Literary Mama writing about the many faces of motherhood
Celebrating Ten Years of Literary Mama: Cassie Premo Steele

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October 2013 marks Literary Mama’s ten year anniversary! On Wednesdays for the next few months we'll celebrate this milestone with editors and columnists, both past and present. They'll share what being a part of Literary Mama has meant to them, what they hope for the future of the magazine, and how Literary Mama has shaped their writing, their mothering, and their lives.

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It Began with a Friendship: Reflections on Literary Mama’s Founding Editor, Amy Hudock
by Cassie Premo Steele

We met in graduate school. At the time, she was married and I was not. But this difference between us was not as important as what we shared: histories of difficult childhoods, a love of words and women’s writing, the desire to live an authentic life, and an ability to laugh deeply at the absurdity of life.

Ten years passed. We lost touch. One day, my husband came home from work and said, “Guess who I saw today?”

She had moved several times, and I was still in the city where we met. When I heard she had returned, it was like reconnecting with a part of myself.

This time I was married and she was not. But now, in addition to all we had shared as young women, we also shared motherhood. Both of our daughters were toddlers. She had founded Literary Mama by then and she encouraged me to submit something. I submitted a poem called “The Beginnings of Rain.”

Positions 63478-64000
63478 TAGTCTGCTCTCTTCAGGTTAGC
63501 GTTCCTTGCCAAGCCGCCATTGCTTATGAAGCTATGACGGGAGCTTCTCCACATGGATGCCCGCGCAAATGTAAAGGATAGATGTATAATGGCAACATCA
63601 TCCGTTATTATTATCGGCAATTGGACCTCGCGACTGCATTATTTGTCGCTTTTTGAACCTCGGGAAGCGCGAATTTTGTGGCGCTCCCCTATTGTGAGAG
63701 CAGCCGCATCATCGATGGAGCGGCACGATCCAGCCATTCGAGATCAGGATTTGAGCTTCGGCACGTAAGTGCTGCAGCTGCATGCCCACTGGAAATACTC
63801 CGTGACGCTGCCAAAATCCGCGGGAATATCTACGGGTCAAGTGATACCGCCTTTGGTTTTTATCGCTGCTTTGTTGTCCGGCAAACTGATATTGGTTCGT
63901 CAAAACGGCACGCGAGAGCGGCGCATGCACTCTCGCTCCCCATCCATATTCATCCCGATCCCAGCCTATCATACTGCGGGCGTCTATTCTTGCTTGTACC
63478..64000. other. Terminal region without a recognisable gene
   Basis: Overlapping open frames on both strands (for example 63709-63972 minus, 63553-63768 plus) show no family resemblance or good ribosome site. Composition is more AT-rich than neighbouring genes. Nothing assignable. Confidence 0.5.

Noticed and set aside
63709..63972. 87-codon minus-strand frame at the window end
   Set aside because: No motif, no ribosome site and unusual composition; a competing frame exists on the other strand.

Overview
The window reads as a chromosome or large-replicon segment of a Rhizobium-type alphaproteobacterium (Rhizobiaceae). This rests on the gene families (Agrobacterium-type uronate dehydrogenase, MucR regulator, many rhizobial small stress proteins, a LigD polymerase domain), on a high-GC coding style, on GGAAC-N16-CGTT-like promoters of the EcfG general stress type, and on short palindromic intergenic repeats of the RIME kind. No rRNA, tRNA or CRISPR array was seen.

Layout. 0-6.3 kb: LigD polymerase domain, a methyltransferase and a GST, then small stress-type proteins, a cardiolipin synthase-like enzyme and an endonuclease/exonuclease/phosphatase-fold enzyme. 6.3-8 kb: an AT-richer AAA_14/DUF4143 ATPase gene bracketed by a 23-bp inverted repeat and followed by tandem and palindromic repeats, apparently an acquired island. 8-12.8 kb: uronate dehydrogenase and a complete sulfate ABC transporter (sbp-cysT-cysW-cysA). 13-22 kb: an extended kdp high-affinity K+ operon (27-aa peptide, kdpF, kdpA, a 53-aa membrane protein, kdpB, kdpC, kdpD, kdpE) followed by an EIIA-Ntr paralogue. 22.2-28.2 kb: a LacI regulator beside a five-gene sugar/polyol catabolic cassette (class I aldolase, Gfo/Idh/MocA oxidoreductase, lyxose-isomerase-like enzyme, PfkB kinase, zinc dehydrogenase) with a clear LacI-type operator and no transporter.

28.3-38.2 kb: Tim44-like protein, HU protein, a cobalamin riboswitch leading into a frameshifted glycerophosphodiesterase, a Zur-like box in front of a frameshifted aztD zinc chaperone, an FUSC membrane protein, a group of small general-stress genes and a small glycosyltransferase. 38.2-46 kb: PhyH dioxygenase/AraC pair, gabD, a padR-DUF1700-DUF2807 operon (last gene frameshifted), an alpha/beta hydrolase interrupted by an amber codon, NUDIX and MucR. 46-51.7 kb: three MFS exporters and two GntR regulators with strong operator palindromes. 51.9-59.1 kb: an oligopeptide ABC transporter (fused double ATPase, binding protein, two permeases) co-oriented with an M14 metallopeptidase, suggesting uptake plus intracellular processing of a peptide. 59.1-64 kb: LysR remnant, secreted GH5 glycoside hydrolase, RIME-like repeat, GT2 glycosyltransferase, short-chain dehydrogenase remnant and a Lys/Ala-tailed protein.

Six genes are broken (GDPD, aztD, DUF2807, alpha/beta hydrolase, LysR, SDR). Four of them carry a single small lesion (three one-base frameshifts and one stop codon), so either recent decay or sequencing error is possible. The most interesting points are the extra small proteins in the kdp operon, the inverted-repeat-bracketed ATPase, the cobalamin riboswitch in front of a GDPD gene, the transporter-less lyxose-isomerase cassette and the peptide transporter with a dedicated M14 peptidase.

Over the next ten years, my involvement with Literary Mama grew. I continued to submit stories and essays, I was a co-editor of Literary Non-fiction for a time, and in 2009, I began to write my “Birthing the Mother Writer” column.

By that time, Amy had allowed others to take over the day-to-day reins of editorship at Literary Mama. Like a good mother, she had allowed her creation to grow and gain independence.

Our friendship continued to grow, too. Now that she had remarried and settled in the state where we met, we could share time together like we had when we first became friends. Taking our daughters to the park, attending the SC Book Festival, or meeting at Monday Night Poetry in Charleston – these became excuses for deep connection and that bawdy laughter we had always used as a balm over life’s changes.

Now she is married and I am not. There is something magical about such a friendship that withstands life’s changes. After more than twenty years, I can still look into her eyes and know she is on my side. That’s what true friendship is. I am grateful that she has extended this same openness and loyalty to Literary Mamas everywhere, and I dedicate this poem to her:

            Brigid

There was a time when
women wore masks
for magic.

We would welcome
the birth of babies
with a face of hands,

hold their whole
bodies next to us
and help them breathe.

We would heal
sorrows with
our mirror eyes,

offer silver tears
in trade
for stories.

We would listen
to the voice of the dead
through our fingers,

and give poetry
to translate
the message.

We would harbor
secrets with our
silent mouths,

understanding
some truths are best
forgotten.

It is the same now,
though there are places
where engines,

plastic, and lights
make you think
everything has changed.

It has not.
There is still
magic in each

woman,
in her hands
and in her heart,

in her head and
in her hearth.
Walk to where

you can touch
your face, and
know you can

shape its likeness.
Listen to the beat
of your heart, and

know there is no life
without its rhythm.
Hear the heavens

in your head, and
write down what
they are saying.

Light the candle
in your hearth,
and watch its

movement as
a sign of all
we could be seeing.


Cassie Premo Steele, Ph.D. is the author of 13 books, most recently Earth Joy Writing. The book includes writing prompts for every month of the year, plus audio meditations and video workshops. She teaches an innovative online course combining mindfulness and feminist theory for women academics called The Feminar. Cassie is currently working on a memoir about how coming out returned her to her mother and her faith.


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